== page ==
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Several ligands have become available now, including radiolabelled analogues. In this book, the current state of affairs with regards to the medicinal chemistry and pharmacology of the H3 receptor and the several ligands available are presented by a number of experts in the field. The book presents an extended review of what has happened since the first H3 paper appeared.

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The editors hope that publication of this work will lead to an increase in interest of both academia and industry for the H3 receptor, especially as a target for drug development. This book will be of interest to medicinal chemists, pharmacologists, biochemists and neurologists and will also be a valuable source of reference for medical students and postgraduate students in related fields. Organic chemistry has a long-standing reputation as a difficult course. Organic Chemistry I For Dummies takes a simple approach to the topic, allowing you to grasp concepts at your own pace.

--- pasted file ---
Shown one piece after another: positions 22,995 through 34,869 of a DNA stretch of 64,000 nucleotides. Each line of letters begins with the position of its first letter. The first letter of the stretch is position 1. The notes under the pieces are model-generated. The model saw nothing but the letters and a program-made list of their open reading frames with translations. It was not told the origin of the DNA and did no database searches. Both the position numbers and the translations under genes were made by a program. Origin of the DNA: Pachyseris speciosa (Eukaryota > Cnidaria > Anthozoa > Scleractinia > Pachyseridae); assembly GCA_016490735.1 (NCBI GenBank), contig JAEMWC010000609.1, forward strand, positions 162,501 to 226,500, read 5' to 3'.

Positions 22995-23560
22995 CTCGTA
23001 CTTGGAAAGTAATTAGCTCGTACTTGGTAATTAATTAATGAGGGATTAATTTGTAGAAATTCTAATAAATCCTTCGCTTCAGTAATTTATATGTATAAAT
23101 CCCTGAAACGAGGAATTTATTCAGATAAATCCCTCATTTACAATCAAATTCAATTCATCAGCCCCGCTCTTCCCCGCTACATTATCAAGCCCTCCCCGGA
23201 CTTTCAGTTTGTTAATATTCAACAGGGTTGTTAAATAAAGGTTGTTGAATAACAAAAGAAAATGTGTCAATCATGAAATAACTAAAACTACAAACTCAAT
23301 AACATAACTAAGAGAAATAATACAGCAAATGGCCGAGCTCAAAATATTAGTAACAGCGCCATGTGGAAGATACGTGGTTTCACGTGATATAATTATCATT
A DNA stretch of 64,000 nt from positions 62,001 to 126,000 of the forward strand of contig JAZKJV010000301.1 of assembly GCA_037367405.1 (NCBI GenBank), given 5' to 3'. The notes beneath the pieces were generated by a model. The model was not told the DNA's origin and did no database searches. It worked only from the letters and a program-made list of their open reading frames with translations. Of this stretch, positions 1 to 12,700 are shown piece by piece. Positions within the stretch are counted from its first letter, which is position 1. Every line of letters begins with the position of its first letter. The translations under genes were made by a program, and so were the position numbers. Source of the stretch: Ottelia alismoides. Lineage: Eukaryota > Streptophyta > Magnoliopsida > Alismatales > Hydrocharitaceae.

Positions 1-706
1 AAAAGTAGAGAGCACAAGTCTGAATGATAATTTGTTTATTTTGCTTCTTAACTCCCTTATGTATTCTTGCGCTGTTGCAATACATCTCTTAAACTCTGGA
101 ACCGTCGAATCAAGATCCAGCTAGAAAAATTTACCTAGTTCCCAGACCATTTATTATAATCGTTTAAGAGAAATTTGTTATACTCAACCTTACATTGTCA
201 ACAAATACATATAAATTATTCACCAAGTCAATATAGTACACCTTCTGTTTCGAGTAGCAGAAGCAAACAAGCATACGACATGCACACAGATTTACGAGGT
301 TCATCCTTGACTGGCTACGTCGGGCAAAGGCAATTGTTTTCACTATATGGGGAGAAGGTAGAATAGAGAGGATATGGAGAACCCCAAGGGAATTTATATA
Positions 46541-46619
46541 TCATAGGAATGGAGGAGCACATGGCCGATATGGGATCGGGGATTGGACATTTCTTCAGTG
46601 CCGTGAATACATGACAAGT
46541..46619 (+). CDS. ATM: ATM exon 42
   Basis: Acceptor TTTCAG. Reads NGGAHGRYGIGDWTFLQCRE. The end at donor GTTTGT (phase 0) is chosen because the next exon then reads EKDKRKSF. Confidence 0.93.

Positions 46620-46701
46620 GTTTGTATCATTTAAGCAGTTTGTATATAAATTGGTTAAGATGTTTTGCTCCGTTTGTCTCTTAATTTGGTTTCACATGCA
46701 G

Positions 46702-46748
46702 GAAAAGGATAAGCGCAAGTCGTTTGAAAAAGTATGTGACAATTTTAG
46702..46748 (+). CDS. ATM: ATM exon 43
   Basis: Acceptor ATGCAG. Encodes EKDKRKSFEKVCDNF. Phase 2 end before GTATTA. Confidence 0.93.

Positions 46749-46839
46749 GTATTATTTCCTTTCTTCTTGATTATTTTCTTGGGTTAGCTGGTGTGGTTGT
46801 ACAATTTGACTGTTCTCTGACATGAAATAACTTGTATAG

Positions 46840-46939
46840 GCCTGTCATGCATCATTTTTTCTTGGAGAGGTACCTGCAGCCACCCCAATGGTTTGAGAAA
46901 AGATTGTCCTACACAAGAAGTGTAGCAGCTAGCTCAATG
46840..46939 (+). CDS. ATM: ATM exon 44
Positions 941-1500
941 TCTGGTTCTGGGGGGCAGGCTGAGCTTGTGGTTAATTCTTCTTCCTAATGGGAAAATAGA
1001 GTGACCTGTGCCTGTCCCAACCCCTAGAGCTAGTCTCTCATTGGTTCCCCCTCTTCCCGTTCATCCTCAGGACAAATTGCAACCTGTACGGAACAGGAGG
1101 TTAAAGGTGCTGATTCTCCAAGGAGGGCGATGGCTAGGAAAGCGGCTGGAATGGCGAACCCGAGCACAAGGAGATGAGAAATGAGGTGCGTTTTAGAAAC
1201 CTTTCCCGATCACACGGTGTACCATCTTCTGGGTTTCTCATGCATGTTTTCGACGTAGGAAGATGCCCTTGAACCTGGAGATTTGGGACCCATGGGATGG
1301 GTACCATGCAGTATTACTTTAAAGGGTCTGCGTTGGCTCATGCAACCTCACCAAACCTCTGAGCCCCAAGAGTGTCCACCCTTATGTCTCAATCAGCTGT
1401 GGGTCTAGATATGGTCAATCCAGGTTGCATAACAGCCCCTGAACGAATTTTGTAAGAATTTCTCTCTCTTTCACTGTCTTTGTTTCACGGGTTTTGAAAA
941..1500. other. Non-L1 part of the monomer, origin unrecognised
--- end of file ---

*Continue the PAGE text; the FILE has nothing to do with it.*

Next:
This fun, easy-to-understand guide explains the basic principles of organic chemistry in simple terms, providing insight into the language of organic chemists, the major classes of compounds, and top trouble spots. You'll also get the nuts and bolts of tackling organic chemistry problems, from knowing where to start to spotting sneaky tricks that professors like to incorporate. Baffled by benzines? Confused by carboxylic acids? Here's the help you need—in plain English! Readers are guided on planning and execution of multi-step synthetic reactions, with detailed descriptions of all the reactions.

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The last 10 chapters cover the nature and the scope of organic reactions and their mechanisms. The 7th edition proves again it is a must-have desktop reference and textbook for every student and professional working in organic chemistry or related fields. We are confident that this book will remain a dominant reference and that it will reside on many chemists' personal bookshelves. The authors are careful to present new information such that it links it to existing content, ever mindful that students assimilate new information only in the proper context. The enriched assessment content in WileyPLUS Learning Space offers students the opportunity to gauge their conceptual understanding and receive immediate feedback to address misconceptions.